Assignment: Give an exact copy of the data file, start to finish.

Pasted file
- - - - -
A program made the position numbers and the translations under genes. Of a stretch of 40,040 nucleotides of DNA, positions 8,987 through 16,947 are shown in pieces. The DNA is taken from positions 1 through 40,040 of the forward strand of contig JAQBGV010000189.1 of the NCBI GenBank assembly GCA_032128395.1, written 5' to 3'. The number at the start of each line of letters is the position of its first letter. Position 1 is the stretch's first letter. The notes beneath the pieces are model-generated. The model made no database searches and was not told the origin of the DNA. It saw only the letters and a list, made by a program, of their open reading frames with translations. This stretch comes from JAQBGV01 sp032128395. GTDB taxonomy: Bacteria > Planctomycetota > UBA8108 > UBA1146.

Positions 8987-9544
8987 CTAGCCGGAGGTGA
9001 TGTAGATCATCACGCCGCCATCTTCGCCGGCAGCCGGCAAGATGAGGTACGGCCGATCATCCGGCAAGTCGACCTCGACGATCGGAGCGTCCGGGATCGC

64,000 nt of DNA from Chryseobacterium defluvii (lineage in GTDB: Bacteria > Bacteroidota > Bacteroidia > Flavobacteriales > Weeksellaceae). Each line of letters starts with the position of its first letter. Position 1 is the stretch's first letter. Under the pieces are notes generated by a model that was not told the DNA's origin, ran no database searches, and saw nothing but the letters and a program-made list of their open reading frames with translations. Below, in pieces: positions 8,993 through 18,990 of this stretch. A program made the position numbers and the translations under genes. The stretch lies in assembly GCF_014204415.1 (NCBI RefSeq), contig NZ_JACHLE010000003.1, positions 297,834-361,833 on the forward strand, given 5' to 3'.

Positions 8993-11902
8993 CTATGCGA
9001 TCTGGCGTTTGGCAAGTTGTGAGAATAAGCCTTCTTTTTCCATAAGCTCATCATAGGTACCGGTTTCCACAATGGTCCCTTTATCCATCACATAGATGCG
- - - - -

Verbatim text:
A program made the position numbers and the translations under genes. Of a stretch of 40,040 nucleotides of DNA, positions 8,987 through 16,947 are shown in pieces. The DNA is taken from positions 1 through 40,040 of the forward strand of contig JAQBGV010000189.1 of the NCBI GenBank assembly GCA_032128395.1, written 5' to 3'. The number at the start of each line of letters is the position of its first letter. Position 1 is the stretch's first letter. The notes beneath the pieces are model-generated. The model made no database searches and was not told the origin of the DNA. It saw only the letters and a list, made by a program, of their open reading frames with translations. This stretch comes from JAQBGV01 sp032128395. GTDB taxonomy: Bacteria > Planctomycetota > UBA8108 > UBA1146.

Positions 8987-9544
8987 CTAGCCGGAGGTGA
9001 TGTAGATCATCACGCCGCCATCTTCGCCGGCAGCCGGCAAGATGAGGTACGGCCGATCATCCGGCAAGTCGACCTCGACGATCGGAGCGTCCGGGATCGC

64,000 nt of DNA from Chryseobacterium defluvii (lineage in GTDB: Bacteria > Bacteroidota > Bacteroidia > Flavobacteriales > Weeksellaceae). Each line of letters starts with the position of its first letter. Position 1 is the stretch's first letter. Under the pieces are notes generated by a model that was not told the DNA's origin, ran no database searches, and saw nothing but the letters and a program-made list of their open reading frames with translations. Below, in pieces: positions 8,993 through 18,990 of this stretch. A program made the position numbers and the translations under genes. The stretch lies in assembly GCF_014204415.1 (NCBI RefSeq), contig NZ_JACHLE010000003.1, positions 297,834-361,833 on the forward strand, given 5' to 3'.

Positions 8993-11902
8993 CTATGCGA
9001 TCTGGCGTTTGGCAAGTTGTGAGAATAAGCCTTCTTTTTCCATAAGCTCATCATAGGTACCGGTTTCCACAATGGTCCCTTTATCCATCACATAGATGCG